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Notice

Notice of Inventory Completion: Thomas Burke Memorial Washington State Museum, University of Washington, Seattle, WA

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AGENCY:

National Park Service, Interior.

ACTION:

Notice.

Notice is here given in accordance with the Native American Graves Protection and Repatriation Act (NAGPRA), 25 U.S.C. 3003, of the completion of an inventory of human remains in the possession of the Thomas Burke Memorial Washington State Museum (Burke Museum), University of Washington, Seattle, WA. The human remains were removed from Okanogan County, WA.

This notice is published as part of the National Park Service's administrative responsibilities under NAGPRA, 25 U.S.C. 3003 (d)(3). The determinations in this notice are the sole responsibility of the museum, institution, or Federal agency that has control of the Native American human remains. The National Park Service is not responsible for the determinations in this notice.

A detailed assessment of the human remains was made by Burke Museum professional staff in consultation with representatives of the Confederated Tribes of the Colville Reservation, Washington.

In 1908, human remains representing a minimum of one individual were removed from Winthrop in Okanogan County, WA, by CPT Frank Lord. In 1910, the human remains were received from Captain Lord and accessioned by the Burke Museum (Burke Accn. No. 242). No known individual was identified. No associated funerary objects are present.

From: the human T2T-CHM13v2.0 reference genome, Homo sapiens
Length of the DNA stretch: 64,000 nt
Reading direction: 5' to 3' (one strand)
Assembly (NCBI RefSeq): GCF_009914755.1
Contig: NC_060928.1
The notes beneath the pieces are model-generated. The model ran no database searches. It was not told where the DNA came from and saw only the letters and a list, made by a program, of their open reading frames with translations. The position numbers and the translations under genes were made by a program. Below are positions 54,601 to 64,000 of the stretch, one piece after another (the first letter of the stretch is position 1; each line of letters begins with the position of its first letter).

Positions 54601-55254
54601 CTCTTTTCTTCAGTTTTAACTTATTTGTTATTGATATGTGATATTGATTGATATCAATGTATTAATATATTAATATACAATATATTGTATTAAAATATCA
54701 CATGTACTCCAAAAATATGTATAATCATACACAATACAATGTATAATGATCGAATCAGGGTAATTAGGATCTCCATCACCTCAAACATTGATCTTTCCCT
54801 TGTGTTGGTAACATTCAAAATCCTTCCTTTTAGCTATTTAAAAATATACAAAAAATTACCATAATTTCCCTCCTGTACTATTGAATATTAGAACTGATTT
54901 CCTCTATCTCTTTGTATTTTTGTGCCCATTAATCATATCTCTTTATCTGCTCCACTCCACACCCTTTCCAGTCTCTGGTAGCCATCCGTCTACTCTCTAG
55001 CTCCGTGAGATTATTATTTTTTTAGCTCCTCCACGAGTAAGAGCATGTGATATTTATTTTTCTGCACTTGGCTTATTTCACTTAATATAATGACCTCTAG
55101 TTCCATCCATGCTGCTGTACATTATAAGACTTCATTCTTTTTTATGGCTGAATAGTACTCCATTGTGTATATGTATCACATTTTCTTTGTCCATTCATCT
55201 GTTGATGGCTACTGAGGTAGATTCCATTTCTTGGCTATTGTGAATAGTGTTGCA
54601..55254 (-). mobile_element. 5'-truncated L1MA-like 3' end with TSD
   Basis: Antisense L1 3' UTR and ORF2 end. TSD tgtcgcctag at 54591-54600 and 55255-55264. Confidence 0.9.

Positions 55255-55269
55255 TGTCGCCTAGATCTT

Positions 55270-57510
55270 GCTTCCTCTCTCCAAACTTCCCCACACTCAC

The human remains had previously been identified non- Native American. However, after further review, the preponderance of the evidence identifies the human remains as Native American. The original donor identified the human remains as “Indian”. The majority of the osteological evidence identified by physical anthropologists determined that the human remains are Native American.

According to early and late ethnographic documentation the Methow Tribe are the aboriginal occupants of the Winthrop area (Miller 1998; Mooney 1896; Ray 1936; Spier 1936). The Colville Reservation was established by Executive Order in 1872 for Methow Tribe and other tribes. The Moses Columbia Reservation was later established in 1879 and also included members of the Methow Tribe. In 1886, the Moses Columbia Reservation was disbanded and the residents were moved to the Colville Reservation. Descendants of the Methow Tribe are members of the Confederated Tribes of the Colville Reservation, Washington.

Officials of the Burke Museum have determined that, pursuant to 25 U.S.C. 3001 (9-10), the human remains described above represent the physical remains of one individual of Native American ancestry. Officials of the Burke Museum also have determined that, pursuant to 25 U.S.C. 3001 (2), there is a relationship of shared group identity that can be reasonably traced between the Native American human remains and the Confederated Tribes of the Colville Reservation, Washington.

Representatives of any other Indian tribe that believes itself to be culturally affiliated with the human remains should contact Dr. Peter Lape, Burke Museum, University of Washington, Box 353010, Seattle, WA 98195-3010, telephone (206) 685-2282, before April 16, 2007. Repatriation of the human remains to the Confederated Tribes of the Colville Reservation, Washington may proceed after that date if no additional claimants come forward.

The Burke Museum is responsible for notifying the Confederated Tribes of the Colville Reservation, Washington that this notice has been published.

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Dated: January 26, 2007.

Sherry Hutt,

Manager, National NAGPRA Program.

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[FR Doc. E7-4732 Filed 3-14-07; 8:45 am]

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